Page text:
That’s actually the good question to ask. Which would be better without gender choice? And which fixed gender ones would benefit from not being fixed? I don’t think there’s many that have suffered from allowing gender choice since the player is the MC and is directing the story.
It’s difficult to keep an MC personality on track unless you’re playing a very specific, predefined type character where some of your character traits are already assumed. So lets say you wanted to write a story about Lara Croft (or Indiana Jones for that matter). Your using her background, her personality, responses etc. You’ve got a predefined character (which can sometimes be a down side as it can restrict what options you can give to players.) They’re not playing as themselves, they’re playing how they think Lara Croft would react.
That’s not a wrong way to do it, but in this situation, you’re telling a specific story- it has downsides and benefits. And it can be limiting which many readers don’t like because you’re telling them what they must do, instead of letting them choose. Lara Croft and Indiana Jones are two very different people, with two different personalities. But, if you look at the basic story between these two, it can be pretty similar, (Enter scary tomb probably full of reptiles, find artifacts, get out without dying). Gender isn’t the important aspect here. It’s how people react to it that gives most of the story, rather than a normal novel that goes in a straight line.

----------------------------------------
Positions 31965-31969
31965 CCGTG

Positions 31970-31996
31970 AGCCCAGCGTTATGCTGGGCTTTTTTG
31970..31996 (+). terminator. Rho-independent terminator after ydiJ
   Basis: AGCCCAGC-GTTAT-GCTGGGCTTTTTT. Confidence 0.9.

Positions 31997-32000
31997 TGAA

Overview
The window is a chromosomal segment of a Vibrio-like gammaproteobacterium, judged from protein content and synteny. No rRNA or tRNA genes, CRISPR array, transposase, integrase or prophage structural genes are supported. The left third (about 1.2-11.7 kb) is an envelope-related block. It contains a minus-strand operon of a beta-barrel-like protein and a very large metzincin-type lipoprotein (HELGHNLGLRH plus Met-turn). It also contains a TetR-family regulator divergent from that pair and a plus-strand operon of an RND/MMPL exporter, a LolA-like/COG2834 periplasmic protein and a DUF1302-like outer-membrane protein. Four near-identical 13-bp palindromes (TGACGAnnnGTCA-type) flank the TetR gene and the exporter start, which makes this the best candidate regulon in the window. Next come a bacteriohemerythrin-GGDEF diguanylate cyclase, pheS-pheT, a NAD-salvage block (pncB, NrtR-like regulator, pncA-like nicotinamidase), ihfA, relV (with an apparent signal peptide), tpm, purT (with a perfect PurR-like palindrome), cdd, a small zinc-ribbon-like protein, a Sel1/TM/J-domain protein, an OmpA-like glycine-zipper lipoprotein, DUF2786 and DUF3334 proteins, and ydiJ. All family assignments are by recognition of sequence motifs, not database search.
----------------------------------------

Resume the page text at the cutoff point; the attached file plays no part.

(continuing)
The same with others like Moby Dick/Mary Dick- with a little adjustment, there’s no reason why it couldn’t be a woman hunting down the white whale instead of a man. Sure, men were usually the ones on whaling boats traditionally, but if this particular one happened to have a woman on board, why would the story be so different unless you made a point to make it that way? (Ie had the crew trying to kick her off the ship at every turn because woman on a ship were bad luck or some silliness like that). If she’s been accepted as captain, (and there’s precedent, look at cases of female pirate captains etc) the story could be adjusted without a lot of difficulty I’d imagine.
The only other cases I can think of is where you have a very specific and defined world creation. (Like in your example if you really wanted to do Pride and Prejudice: The sequel, and really don’t want to flip the world like choice of romance) Or you’re going for ultra real historical, where gender makes a big difference and don’t want to write separate male/female tracks to deal with that.
But let’s face it most of the choice games here lean towards fantasy to one extent or another. It’s not a large jump to move gender roles around, or just let people play the accepted exception since after someones flinging spells around, or riding on dragons, that usually seems like kind of a small thing. Basically if it lets people relate to a character better, why not?
BTW: Didn’t we just have this conversation recently?